And again, it was serendipity that led to his appointment as Mary Moody Northen visiting professor at VMI after he wrote a letter about scholarships to the dean of faculty. For more than a decade he taught in the International Studies department, using his expertise to encourage cadets to win Truman, Marshall, Gates-Cambridge and Rhodes scholarships.

He also developed from scratch and personally funded a minor in national security, VMI professor Col. Howard Sanborn said. “It has become one of the more prestigious academic endeavors on Post. It is an important legacy: the promotion of critical thinking skills and the motivation of academically inspired work. He was an incredible champion, leader and friend, and a great colleague.”

“I called him Dad,” said Craig Cummings, one of the first two Truman Scholars Blair recruited from the U.S. Military Academy at West Point. “If I were to take an inventory of what he gave me? To be a warm and loving father; patience; interest in other people’s lives; and to be successful – successful as a kind human being – as a way to honor him and to make him proud,” said the Austin, Tex., venture capitalist. “His patience and warmth have been a North Star for me.”

Many of Cummings’ favorite memories center around food and wine at Blair’s table. Trained at a cooking school in Paris, Blair was an inventive chef who so admired French cuisine he spent vacations working in the kitchen of a friend’s restaurant in Calais.

“I am a foodie,” he once told an interviewer. “It’s not that I’m obsessed with food, it’s just that I don’t think about anything else.”

His friends and his family of Truman Scholars recite Blair menus from memory. “Key to the experience was his discipline in the kitchen,” said Craig Cummings. “He was your personal trainer for cooking. It wasn’t a ton of fun while it was happening, but you’re going to love it when you get to the table to eat the food and drink the wine.”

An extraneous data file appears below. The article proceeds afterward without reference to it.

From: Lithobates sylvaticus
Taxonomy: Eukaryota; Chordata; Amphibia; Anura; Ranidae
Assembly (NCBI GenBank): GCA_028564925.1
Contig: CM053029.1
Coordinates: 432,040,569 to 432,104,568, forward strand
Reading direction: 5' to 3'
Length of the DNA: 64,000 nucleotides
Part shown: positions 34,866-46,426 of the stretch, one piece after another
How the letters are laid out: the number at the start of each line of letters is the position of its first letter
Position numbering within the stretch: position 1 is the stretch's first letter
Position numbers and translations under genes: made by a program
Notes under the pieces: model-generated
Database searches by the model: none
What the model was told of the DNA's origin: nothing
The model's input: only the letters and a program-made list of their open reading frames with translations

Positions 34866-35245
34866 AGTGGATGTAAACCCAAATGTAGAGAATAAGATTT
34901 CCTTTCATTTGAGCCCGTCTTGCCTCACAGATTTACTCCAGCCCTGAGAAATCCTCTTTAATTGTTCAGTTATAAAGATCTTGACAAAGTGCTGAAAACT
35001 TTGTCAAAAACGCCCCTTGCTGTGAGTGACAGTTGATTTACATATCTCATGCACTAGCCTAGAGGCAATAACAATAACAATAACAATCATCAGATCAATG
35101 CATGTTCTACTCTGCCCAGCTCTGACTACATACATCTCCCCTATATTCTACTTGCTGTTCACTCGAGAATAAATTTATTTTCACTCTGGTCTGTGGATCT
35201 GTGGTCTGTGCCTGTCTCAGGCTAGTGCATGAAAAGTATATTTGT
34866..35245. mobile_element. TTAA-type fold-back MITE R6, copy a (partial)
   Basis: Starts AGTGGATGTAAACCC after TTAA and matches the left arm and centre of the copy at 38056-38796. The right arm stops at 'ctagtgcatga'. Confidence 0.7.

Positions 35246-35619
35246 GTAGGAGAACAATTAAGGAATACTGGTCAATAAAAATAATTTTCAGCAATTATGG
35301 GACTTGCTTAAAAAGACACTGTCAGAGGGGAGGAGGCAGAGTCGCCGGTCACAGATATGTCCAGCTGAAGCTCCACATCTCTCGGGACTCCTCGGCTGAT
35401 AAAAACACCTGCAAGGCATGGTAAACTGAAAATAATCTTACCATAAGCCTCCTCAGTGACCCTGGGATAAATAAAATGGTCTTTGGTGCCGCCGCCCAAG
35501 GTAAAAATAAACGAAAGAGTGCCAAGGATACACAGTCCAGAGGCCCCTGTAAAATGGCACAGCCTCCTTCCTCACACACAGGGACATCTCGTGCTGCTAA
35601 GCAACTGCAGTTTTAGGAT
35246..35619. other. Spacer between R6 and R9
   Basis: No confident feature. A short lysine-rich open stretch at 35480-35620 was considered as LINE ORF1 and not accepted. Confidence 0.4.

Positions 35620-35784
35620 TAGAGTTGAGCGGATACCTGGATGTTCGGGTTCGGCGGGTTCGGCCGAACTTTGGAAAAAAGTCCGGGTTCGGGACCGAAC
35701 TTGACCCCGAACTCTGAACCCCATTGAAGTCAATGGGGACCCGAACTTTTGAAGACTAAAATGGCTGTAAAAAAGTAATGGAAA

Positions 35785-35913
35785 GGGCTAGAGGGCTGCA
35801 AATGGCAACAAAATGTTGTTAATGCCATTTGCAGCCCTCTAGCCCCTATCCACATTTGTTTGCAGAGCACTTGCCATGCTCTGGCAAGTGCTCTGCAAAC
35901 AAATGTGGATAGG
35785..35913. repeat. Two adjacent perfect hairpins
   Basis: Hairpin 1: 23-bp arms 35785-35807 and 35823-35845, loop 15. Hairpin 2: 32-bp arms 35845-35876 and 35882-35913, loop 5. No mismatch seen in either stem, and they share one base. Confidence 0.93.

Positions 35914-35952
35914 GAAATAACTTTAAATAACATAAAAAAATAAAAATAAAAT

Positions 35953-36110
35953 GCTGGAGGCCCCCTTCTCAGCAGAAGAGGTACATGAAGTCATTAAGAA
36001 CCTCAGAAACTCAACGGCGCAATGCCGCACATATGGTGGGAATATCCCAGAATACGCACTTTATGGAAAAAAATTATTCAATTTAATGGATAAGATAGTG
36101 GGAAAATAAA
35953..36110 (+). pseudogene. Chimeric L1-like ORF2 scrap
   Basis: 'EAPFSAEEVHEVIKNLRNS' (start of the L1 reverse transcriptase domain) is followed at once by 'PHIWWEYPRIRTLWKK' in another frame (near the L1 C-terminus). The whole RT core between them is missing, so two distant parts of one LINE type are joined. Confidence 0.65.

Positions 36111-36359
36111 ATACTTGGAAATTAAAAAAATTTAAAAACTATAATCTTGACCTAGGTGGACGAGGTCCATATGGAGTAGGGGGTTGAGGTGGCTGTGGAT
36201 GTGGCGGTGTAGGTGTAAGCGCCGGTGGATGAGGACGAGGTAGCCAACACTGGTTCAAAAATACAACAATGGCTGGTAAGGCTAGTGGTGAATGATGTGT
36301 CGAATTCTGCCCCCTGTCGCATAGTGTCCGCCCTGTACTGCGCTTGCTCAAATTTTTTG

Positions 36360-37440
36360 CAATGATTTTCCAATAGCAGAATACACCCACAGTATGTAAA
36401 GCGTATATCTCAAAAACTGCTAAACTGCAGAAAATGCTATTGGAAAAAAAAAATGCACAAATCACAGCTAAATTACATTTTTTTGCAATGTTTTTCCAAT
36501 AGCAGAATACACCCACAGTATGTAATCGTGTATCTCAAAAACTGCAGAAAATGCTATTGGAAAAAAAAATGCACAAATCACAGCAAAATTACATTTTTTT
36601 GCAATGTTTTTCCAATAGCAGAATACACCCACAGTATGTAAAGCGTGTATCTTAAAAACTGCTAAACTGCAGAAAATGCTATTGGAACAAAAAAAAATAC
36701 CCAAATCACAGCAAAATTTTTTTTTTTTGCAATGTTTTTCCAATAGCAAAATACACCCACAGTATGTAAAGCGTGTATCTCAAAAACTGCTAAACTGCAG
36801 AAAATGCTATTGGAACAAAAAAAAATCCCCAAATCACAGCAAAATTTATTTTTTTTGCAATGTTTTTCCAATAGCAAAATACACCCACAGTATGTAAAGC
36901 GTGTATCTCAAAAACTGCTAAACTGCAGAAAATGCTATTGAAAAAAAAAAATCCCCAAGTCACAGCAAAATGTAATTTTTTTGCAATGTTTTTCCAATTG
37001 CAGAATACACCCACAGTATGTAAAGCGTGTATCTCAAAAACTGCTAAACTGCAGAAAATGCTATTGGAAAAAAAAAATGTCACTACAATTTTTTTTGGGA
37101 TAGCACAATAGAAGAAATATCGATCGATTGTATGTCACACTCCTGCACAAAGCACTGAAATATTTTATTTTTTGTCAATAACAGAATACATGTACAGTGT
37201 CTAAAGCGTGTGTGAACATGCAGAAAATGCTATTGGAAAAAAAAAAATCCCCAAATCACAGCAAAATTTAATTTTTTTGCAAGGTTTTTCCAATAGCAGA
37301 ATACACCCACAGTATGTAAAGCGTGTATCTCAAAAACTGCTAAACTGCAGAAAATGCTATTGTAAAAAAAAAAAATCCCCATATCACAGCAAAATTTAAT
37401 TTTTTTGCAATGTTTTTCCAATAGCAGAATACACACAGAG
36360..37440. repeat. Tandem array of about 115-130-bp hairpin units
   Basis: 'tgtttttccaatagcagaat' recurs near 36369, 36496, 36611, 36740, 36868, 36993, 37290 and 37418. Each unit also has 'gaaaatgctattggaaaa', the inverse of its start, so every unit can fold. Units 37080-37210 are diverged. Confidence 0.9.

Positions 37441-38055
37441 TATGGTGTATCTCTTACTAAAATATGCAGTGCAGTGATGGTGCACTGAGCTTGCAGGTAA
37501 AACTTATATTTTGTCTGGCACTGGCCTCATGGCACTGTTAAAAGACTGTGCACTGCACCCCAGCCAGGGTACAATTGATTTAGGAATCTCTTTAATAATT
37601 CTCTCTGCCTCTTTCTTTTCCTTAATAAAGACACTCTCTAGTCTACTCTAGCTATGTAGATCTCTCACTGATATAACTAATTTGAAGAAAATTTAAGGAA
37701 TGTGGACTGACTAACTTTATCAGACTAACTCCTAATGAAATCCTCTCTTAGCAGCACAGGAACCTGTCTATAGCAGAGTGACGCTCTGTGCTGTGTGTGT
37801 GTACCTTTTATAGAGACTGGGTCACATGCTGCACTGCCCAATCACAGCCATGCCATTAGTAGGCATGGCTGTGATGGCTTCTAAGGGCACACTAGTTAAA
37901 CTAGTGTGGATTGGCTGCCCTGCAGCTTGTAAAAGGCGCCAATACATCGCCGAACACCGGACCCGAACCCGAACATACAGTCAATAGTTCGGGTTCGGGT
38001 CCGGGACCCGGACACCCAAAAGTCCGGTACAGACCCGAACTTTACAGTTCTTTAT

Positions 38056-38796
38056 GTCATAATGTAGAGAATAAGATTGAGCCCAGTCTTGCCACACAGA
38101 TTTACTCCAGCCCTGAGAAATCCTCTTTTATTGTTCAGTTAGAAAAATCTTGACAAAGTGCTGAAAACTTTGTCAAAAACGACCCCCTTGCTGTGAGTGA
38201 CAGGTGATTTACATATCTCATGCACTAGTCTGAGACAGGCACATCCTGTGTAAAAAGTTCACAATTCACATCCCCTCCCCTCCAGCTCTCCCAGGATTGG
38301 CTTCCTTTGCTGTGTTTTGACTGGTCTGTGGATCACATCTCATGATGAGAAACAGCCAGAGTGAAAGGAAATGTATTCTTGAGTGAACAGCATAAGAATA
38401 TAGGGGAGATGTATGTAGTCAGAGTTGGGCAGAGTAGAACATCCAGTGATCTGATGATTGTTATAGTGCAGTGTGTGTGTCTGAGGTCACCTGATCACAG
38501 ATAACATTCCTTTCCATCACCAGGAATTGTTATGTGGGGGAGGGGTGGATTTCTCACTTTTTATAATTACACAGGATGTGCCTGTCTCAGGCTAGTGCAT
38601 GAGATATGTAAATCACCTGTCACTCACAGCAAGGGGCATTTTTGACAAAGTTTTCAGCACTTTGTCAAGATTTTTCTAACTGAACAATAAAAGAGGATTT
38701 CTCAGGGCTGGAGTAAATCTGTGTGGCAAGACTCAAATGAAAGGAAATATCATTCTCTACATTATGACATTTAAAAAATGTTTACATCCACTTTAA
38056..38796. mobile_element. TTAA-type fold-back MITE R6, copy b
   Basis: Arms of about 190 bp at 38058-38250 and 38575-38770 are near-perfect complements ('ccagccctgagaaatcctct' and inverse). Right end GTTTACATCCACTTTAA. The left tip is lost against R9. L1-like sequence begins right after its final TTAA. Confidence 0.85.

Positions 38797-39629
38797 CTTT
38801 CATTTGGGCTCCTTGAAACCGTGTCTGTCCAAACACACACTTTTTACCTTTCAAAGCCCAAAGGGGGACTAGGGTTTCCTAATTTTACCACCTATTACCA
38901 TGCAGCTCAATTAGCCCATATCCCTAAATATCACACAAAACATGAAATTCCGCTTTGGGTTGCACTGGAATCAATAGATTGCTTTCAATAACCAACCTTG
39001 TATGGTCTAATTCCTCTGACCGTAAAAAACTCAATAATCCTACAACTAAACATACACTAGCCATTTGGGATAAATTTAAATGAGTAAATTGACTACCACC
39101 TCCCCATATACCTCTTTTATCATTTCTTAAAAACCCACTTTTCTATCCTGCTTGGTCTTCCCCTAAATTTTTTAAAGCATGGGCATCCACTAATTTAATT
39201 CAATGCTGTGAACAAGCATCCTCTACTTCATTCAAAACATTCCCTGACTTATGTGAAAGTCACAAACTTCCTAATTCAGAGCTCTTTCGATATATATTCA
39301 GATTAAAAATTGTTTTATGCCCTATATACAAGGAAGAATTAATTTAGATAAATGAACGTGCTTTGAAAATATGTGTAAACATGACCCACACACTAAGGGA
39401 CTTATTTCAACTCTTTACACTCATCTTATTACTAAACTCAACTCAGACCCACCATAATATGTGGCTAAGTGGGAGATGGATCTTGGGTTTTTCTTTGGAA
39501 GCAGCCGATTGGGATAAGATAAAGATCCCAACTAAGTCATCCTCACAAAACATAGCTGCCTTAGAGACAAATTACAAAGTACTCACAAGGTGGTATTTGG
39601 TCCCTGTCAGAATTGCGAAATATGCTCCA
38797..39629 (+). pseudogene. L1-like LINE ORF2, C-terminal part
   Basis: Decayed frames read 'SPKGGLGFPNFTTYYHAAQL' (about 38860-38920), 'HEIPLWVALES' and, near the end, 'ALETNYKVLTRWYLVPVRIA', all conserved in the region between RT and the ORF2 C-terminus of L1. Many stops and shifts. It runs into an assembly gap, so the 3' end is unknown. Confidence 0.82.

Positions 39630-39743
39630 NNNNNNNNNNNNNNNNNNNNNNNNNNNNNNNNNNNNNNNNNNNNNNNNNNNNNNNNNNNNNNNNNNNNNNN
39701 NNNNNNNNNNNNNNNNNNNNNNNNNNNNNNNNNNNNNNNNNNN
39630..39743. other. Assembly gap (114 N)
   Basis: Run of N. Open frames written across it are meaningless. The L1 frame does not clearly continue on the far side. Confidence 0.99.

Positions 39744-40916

Long after his throat cancer ended his ability to swallow and forced him to use a stomach feeding tube, Blair cooked gourmet meals for his friends, recruiting them as sous chefs in his kitchen to learn techniques and his topnotch dishes.

When the pandemic put these dinners on pause, Blair invited friends to pick up dinners-to-go or chanterelle mushrooms he had found.

“Yesterday I had a grand forage in Bath County and came home with 21 pounds of chanterelles ... and left hundreds,” he emailed on Aug. 10. “Just too tired to lean down and harvest them.

“Would you like a batch?”

In the 2009 interview on YouTube, a viewer hears Blair’s distinctive cancer-inflected voice share his reflections on life and work.

“Somebody asked me recently had I made any mistakes in life. And of course, everybody makes mistakes, but I don’t have any major regrets about where I am or what I’m doing or who I’m married to or who my friends are.”

And how would you like to be remembered? he was asked.

After a pause, he said, “With a smile.”

Louis Helion Blair is survived by his wife, Suzanne, of Rockbridge Baths; his daughter, Kate Blair of Los Angeles; his son-in-law, John Holmes of Rockbridge Baths; and his cousins Jean Matthews of Kentucky and Martha Blair of Oregon.

A celebration of his life will be planned in the future. No funeral service will be held.

In lieu of flowers, the family suggests donations to the Community Foundation for Rockbridge, Bath and Alleghany, P.O. Box 20, Lexington, VA 24450, or donate at cfrba.org. N-G